One thing that surprises about the current administration’s job-creation problem (and there is one no matter what the press releases say) is that the current secretary of finance outlined his jobs program in 2004 when he was secretary of trade and industry.
Secretary Purisima said then that, “To create one job which pays the minimum wage in a micro or small-sized enterprise, that enterprise needs to allocate around P50,000 in capital investments.” For a high-paying job it requires P1,000,000 in investment.
So what is the problem except maybe that the campaign slogan should have been “With jobs, there is no poverty?”
According to Secretary Purisima, to create 250,000 high-paying jobs and 5 million standard jobs, it requires an expenditure of some P500 billion.
The secretary clearly outlined his plan in 2004. “If we would be able to help improve [existing Filipino] SMEs’ productivity level, its impact on our country would be tremendous. The country could generate over 800,000 new jobs if each SME would add one employee. If we had spent as much time helping Filipino business in the last years as we did attracting foreigners, we really might have created jobs.”
To create just these 800,000, 200,000 high-paying and 600,000 standard wage in the SME sector would cost some P230 billion. And 800,000 new jobs would have a significant impact on the economy and poverty.
The government’s typical response is to ask where the money is going to come from to fund a job-creation program.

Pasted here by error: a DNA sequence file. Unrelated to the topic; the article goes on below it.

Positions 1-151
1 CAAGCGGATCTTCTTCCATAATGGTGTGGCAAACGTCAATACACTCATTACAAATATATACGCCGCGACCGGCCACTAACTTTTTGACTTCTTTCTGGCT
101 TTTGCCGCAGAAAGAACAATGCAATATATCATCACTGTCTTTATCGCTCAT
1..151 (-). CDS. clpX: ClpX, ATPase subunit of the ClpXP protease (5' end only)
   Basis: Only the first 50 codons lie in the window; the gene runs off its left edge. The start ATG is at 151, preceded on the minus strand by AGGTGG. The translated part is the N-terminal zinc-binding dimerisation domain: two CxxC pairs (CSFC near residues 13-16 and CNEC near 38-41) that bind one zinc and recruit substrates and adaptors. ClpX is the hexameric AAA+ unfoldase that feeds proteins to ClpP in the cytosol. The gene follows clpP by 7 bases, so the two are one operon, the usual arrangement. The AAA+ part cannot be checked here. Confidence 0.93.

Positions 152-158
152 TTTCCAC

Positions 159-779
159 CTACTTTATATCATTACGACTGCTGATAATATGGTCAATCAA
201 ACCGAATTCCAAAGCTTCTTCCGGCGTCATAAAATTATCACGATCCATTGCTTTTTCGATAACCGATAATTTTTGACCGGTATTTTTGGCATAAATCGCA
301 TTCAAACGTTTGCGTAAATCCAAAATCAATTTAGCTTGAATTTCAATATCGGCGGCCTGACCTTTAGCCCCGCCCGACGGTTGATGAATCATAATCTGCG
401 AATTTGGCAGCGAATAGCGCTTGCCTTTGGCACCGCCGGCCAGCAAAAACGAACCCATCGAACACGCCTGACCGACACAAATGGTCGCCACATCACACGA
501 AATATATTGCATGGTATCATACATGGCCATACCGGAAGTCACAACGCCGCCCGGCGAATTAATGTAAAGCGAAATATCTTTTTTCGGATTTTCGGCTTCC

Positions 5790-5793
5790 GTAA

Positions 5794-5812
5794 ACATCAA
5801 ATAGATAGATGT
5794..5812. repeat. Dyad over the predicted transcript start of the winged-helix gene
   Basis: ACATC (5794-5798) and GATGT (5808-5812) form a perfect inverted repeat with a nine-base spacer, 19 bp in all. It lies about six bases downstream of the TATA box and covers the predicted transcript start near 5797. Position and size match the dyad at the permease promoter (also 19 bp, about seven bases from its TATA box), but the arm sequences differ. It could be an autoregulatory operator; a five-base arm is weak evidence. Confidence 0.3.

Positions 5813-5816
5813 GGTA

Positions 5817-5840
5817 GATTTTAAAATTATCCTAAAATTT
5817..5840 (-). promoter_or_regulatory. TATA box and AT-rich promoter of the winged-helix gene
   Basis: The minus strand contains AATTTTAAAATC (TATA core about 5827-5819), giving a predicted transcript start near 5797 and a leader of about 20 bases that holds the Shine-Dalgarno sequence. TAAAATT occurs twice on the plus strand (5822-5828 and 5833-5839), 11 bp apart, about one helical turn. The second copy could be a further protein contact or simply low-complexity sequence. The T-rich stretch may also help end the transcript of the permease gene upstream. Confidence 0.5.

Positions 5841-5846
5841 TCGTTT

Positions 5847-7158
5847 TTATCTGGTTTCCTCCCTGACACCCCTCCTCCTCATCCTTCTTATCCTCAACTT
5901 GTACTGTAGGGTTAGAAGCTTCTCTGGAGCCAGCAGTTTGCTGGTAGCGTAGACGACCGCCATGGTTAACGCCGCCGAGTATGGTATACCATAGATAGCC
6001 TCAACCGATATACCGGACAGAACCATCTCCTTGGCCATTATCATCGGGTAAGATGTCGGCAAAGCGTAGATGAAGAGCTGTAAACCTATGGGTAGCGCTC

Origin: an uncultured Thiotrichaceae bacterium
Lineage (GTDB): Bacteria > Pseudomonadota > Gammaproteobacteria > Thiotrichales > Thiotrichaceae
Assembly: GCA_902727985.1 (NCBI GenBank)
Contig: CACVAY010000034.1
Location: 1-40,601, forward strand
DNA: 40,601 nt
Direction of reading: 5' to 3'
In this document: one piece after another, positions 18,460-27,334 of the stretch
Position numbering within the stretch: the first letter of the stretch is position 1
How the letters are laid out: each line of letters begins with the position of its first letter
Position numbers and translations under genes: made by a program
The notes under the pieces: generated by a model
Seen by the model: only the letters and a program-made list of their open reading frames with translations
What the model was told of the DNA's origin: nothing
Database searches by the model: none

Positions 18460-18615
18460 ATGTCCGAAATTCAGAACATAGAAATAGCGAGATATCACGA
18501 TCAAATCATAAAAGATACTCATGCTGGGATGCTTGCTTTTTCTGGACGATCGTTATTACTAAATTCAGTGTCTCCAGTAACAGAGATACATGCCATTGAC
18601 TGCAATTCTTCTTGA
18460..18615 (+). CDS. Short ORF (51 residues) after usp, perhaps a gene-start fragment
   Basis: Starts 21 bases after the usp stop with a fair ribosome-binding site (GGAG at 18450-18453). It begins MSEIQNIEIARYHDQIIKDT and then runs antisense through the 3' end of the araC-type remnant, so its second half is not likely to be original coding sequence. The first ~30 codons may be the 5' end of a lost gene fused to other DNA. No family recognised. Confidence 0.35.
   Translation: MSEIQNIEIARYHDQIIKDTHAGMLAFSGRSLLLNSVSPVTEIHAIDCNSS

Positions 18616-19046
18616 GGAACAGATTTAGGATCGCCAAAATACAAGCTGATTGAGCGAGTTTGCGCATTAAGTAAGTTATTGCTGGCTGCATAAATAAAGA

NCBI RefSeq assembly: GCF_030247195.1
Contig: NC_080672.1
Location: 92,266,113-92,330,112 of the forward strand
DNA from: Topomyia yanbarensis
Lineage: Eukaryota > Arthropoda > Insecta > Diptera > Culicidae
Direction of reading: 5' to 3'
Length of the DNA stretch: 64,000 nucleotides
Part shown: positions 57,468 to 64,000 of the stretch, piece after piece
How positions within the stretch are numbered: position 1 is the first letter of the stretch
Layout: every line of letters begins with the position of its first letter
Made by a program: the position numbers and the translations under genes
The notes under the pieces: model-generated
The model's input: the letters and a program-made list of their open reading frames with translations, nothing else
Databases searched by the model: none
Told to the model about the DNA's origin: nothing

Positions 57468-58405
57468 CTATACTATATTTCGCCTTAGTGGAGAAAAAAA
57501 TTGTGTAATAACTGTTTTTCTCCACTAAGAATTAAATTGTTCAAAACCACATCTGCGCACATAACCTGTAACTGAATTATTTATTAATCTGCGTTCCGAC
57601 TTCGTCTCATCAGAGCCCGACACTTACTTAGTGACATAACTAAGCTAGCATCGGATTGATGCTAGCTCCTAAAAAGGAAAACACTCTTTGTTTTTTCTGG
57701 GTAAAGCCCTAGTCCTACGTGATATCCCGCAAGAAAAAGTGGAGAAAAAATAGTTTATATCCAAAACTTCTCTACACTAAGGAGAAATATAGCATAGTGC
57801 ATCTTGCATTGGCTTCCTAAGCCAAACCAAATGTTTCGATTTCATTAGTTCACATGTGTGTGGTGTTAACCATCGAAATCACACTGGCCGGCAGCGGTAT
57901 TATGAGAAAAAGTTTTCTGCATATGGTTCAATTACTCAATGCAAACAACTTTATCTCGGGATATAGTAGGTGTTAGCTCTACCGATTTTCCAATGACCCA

The government spent over P20 billion on the Conditional Cash-Transfer Program last year and that amount would have nearly funded the 600,000 standard-wage jobs.
The difference between the projected budget deficit and what was actually spent was P100 billion, which could have been used to create jobs. Had the government increased the 2011 annual budget by only 6 percent, Secretary Purisima’s job-creation program would have been fully funded and 800,000 more Filipinos would have jobs today.
It is a simple exercise to discover how much added revenue would have gone to the government from those added jobs and how much larger and faster the nation’s economy would have grown.
Jobs require investment in sustainable business, not handouts. The government can be the largest source of investment capital in the country. However, it takes a long-term vision, as Secretary Purisima explained, and it takes the desire to make the government a meaningful engine of economic prosperity.
Interestingly, Secretary Purisima also said this before the Supreme Court in 2004: “Various offices of the Executive branch found that we can quickly channel the private sector’s energy into industries where we have proven to be highly competitive, where our natural endowments clearly give us an edge. Mining is one industry in which we clearly have a competitive advantage. One great advantage of the mining sector over other industries is that this sector has an almost 100-percent value added which means that almost all of the elements of production are sourced locally.”
Perhaps this person needs to be listened to more often and given more attention.
On a personal note, thank you to all who attended the seminar on Saturday, some pictures are posted on the MangunOnMarkets Facebook page. It was my pleasure meeting you. We are planning to do this again in April so please e-mail me at email@example.com if you are interested.